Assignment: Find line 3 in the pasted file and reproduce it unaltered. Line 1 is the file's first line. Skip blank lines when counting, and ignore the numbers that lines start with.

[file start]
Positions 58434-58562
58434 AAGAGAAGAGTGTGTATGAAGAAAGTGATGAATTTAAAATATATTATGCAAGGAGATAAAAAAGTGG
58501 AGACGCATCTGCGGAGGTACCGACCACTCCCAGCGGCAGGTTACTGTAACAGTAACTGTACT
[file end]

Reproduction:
58501 AGACGCATCTGCGGAGGTACCGACCACTCCCAGCGGCAGGTTACTGTAACAGTAACTGTACT